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APEC Meeting at the Gold Coast, 4 September 1996: transcript of media conference

Senator Alston: Well can I thank you very much for coming along. I know that you're here because you recognise the importance of this APEC forum and certainly the 2nd Ministerial Meeting on the Telecommunications and Information Industry is an important directions setting meeting for communications policy for the APEC region.

It provides a way of establishing top level agreement on what telecommunications liberalisation will mean for people across the region and it is particularly timely given that we will be introducing our post 97 package in the next few weeks. So that I'm delighted I'm here with senior representatives of the APEC to explore ways in which we can advance agenda liberalisation.

Alright, so can we have a few questions before I resume the bilateral discussions?

Reporter: Senator, to take you away from the bilaterals for a second, you got a fair swipe around the ears from Conrad Black, the Chairman of the Fairfax board this morning. How do you respond to that comment?

Senator Alston: Well I made it clear in the statement that I put out last night that in the interview which I gave on the Meet the Press program on Sunday, that I was simply talking in the context of changes which might be possible irrespective of the cross- media rules in this country, and indeed I was at pains to point out and I was pleased to see that Sir Laurance Street reiterated the point this morning that commercial considerations will continue to drive the behaviour of media proprietorship.

Reporter: Mr Black has described this as widely inaccurate musing.

Senator Alston: Well I've told you what I had to say. Mr Black was talking of my remarks on Sunday and I told you that they were in the context of me canvassing issues put to me by journalists. In other words I was asked whether possible changes which have muted to the media could occur irrespective of our proposed media inquiry, and I was simply canvassing that issue. I was not in any way talking about any matters directly affecting Fairfax of which of course I have no knowledge and I was certainly not intending to give any personal preference on behalf of myself or the government.

Reporter: Senator, can you offer any hope of any resolution of government policy as Conrad Black has demanded?

Senator Alston: Mr Black's concern I think, as he has stated many times, is that he would like an increase in the level of his holding in the Fairfax Group. That is a decision for the Treasurer and I'm not aware of any applications having being made at this point in time.

(two more questions please.)

Reporter: Do you regret your comments on the weekend in regard to Telstra?

Senator Alston: Well as far as the position with Telstra is concerned, I think the Prime Minister has made it very clear that there has been no change in policy since the last election, and I am absolutely committed to ensuring that we achieve our stand objective of the sale of one third of Telstra. We have a bill before Parliament which encapsulates all the elections commitments we made and I am very hopeful that that in due course we will be able to persuade the majority of the Senate and indeed the overwhelming bulk of the Australian people that going down this path will be very much in national interest and it will be of benefit to consumers in terms of lower prices, better quality of service and better access to new services and products and it will be of benefit to investors, both institutional and retail, in other words the mums and dads of Australia, and ultimately it will be in Australia's interest to have an even better performing and efficient, competitive telecommunications system.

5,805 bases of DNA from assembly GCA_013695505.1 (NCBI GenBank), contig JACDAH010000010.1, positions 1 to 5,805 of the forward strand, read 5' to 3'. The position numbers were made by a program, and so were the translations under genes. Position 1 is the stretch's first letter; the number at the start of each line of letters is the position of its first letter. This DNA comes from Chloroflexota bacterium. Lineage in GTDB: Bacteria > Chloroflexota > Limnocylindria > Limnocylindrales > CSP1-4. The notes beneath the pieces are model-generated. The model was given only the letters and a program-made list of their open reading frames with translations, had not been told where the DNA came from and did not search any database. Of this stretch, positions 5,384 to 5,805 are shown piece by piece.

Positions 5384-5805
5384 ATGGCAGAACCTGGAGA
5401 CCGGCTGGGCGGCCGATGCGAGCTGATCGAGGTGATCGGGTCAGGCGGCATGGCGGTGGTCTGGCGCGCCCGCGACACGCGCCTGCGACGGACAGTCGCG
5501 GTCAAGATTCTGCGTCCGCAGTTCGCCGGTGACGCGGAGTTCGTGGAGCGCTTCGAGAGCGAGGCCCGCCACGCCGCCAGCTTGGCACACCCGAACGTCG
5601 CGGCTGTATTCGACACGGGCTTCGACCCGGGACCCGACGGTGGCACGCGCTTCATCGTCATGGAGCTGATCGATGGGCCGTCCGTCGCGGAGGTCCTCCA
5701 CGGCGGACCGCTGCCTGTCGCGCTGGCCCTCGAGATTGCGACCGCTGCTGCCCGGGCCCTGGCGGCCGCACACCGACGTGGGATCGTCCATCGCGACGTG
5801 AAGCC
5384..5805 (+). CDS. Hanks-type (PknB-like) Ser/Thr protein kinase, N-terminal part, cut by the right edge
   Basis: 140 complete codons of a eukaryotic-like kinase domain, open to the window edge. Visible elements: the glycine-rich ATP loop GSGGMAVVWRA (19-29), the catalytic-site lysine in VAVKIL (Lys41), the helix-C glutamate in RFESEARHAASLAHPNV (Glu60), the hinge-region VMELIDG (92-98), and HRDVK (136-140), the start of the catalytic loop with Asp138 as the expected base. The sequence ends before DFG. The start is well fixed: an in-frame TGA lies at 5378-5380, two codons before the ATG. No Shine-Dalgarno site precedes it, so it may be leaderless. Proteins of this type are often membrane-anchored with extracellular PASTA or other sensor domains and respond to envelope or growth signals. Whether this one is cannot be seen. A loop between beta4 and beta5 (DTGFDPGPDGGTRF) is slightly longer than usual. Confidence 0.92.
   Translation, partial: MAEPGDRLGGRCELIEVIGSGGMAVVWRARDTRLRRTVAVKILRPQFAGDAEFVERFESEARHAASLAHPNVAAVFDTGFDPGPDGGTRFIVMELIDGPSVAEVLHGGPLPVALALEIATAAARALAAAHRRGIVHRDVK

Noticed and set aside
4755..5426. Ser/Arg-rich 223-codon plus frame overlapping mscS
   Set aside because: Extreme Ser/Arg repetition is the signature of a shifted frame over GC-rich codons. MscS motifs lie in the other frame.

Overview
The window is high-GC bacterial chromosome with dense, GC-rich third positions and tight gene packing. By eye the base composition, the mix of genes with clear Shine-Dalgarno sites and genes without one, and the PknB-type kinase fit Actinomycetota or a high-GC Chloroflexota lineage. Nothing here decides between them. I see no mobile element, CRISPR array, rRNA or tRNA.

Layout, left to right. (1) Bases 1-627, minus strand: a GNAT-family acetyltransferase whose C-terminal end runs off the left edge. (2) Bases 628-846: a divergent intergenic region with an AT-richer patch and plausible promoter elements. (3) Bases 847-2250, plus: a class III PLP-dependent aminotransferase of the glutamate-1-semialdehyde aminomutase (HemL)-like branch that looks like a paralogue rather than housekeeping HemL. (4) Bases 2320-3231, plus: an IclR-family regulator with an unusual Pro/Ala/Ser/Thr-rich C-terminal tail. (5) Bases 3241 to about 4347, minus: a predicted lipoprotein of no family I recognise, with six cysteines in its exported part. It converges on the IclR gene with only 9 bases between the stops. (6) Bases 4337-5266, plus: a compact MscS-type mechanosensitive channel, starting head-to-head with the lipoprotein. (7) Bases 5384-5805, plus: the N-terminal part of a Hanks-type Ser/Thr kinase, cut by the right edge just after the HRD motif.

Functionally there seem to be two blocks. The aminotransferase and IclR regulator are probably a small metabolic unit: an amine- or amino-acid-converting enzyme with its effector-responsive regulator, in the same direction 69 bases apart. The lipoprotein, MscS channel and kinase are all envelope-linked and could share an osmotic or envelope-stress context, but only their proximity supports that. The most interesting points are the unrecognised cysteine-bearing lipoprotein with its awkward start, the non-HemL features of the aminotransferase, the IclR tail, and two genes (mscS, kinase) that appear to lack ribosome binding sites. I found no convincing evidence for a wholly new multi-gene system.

Reporter: Do you concede Minister that your remarks on Sunday will make it harder for you to get the legislation through the Senate, given Brian Harradine's concerns in his letter and could I just ask as a supplementary, to comment on his suggestion that the government should examine alternative strategies such as the redeeming of preference share options which he has put forward, is that in any way an attractive option for the government?

Senator Alston: Well obviously we will be responding to Brian Harradine in due course and we will give careful consideration to all matters that he has raised, and I am aware of the number of concerns he has already expressed. We are always interested in good suggestions, wherever they come from. We are particularly concerned to ensure that people outside the metropolitan areas get a fair deal and we are obviously prepared to talk to all interested parties and that includes Senators Harradine and Colston, but there are others who may well have suggestions on how we could improve the legislation. I just hope there are enough open minds who are prepared to look at the legislation on its merits and to suggest ways that we can have an even better outcome for consumers.

Reporter: Are you likely to announce the media inquiry next week?

Senator Alston: No. thank you.